G7 announces $3.8 billion spend

G7 announces $3.8 billion spend
Canada and partners announce historic investment of $3.8 billion CAD in education for women and girls in crisis and conflict situations. The announcement came at the end of the..

Canada and partners announce historic investment of $3.8 billion CAD in education for women and girls in crisis and conflict situations. 

The announcement came at the end of the G7 meeting in La Malbale, Quebec. Canada holds the G7 Presidency for 2018. 

Background 

The Group of Seven (G7) is a group consisting Canada, France, Germany, Italy, Japan, the United Kingdom, and the United States. The idea to establish such a forum of major industrialized countries emerged before the 1973 oil crisis with the objective of sharing macroeconomic initiatives. The first meeting was convened by the then US Secretary of Treasury, George Shultz and the finance ministers of West Germany – Mr Helmut Schmidt, France – Mr. Valery Giscard d’Estaing and United Kingdom – Mr Anthony Barber. The meeting was held in the library of the White House and the original group of four became known as the “Library Group”.   

Analysis 

Canada, along with the European Union, Germany, Japan, the United Kingdom, and the World Bank, announced an investment of close to $3.8 billion CAD, marking a fundamental shift toward improving access and reducing barriers to quality education around the world. The announcement represents the single largest investment in education for women and girls in crisis and conflict situations. It has the potential to make a difference in the lives of millions of the world’s most vulnerable women and girls. 

Gender equality is a fundamental human right and a top priority for Canada and its G7 Presidency. To make gender equality a reality, all women and girls around the world must have equal access to quality education and learning opportunities. When women and girls have an equal chance to learn, grow, and succeed, they help build an economy that works for everyone.

These investments will primarily support global action to equip women and girls with the skills needed for the jobs of the future, improve training for teachers, improve quality of data on women and girls’ education, promote better coordination between donors and humanitarian organizations, support innovative education methods especially for refugees and displaced people, and support developing countries to ensure that women and girls have access to quality education.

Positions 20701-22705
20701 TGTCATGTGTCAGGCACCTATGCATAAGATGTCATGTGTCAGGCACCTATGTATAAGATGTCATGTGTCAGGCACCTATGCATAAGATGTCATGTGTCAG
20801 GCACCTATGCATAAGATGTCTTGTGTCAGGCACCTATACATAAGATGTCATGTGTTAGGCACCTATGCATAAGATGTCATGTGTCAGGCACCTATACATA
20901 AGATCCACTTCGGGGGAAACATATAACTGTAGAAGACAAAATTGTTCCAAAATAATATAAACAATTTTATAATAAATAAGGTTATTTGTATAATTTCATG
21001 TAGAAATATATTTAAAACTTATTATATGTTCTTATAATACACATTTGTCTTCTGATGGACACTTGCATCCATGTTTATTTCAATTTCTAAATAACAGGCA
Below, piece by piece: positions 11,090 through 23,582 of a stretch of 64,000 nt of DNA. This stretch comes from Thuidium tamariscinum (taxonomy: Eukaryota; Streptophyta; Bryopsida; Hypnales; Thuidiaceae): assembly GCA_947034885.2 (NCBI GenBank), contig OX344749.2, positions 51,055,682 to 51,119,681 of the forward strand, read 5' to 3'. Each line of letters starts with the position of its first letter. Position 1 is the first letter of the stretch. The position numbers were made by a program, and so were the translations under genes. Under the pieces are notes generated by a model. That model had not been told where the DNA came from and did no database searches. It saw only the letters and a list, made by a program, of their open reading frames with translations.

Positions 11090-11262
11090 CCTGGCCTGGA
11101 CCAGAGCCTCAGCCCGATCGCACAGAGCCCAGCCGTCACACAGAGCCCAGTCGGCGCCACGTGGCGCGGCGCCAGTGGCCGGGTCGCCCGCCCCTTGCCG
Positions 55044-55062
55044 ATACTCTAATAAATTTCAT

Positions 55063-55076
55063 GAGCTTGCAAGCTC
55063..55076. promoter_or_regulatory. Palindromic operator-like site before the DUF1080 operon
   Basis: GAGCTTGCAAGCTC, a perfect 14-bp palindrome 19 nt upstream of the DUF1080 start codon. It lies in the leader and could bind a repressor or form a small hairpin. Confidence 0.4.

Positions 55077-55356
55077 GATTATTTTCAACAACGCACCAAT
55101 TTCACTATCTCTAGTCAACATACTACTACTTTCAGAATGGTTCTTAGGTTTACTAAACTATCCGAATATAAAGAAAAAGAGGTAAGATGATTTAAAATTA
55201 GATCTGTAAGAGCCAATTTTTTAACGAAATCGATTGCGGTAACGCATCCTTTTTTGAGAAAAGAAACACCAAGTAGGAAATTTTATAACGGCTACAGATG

According to Justin Trudeau, the Prime Minister of Canada: “We need to work together to ensure all women and girls have access to quality education and modern skills training. From primary school to secondary school and beyond, women and girls in crisis and conflict situations must have the same opportunities to succeed. Investing in their education is not just the right thing to do, it’s the smart thing to do. Given the chance, we know women and girls will drive positive change, and help build better lives for themselves, their families, their communities, and, in turn, the world.” 

Of the total funding announced, Canada is investing $400 million CAD over three years, in addition to the $180 million provided in January 2018 to the Global Partnership for Education for 2018-2020. While the European Union is investing 72 million Euros over three years, other contributors include Germany at 75 million Euros, Japan at $200 million USD, the United Kingdom at £187 million, which builds on Prime Minister May’s announcement at the Commonwealth Heads of Government Meeting in April when she pledged £212 million to get almost one million girls in developing countries across the Commonwealth learning. 

The World Bank on its part is investing $2 billion USD over five years. In February 2018, France committed to provide 200 million Euros to the Global Partnership for Education to support girls’ education and help strengthen education systems in developing countries. 

At the end of 2016, globally, there were 65.5 million forcibly displaced people, over half of whom were under 18 years of age, with little to no access to quality education and learning opportunities. 

Girls are more likely to be taken out of school due to displacement-related poverty, more likely to be forced into early marriage, and are disproportionately affected by gender and sexual-based violence. 

Canada holds the G7 Presidency for 2018 and is advancing domestic and international priorities framed under the following five key themes - investing in growth that works for everyone, preparing for jobs of the future, advancing gender equality and women’s empowerment, working together on climate change, oceans, and clean energy. 

Assessment 

Our assessment is that the effort by Canada and other G7 nations to empower women and girls is laudable as the stated intent is to build a more peaceful and secure world. We believe that the idea of a more peaceful and prosperous world will fructify when global leaders commit to building a more inclusive world. It is extremely important that children living in the poorest and most vulnerable conflict areas receive quality basic education.

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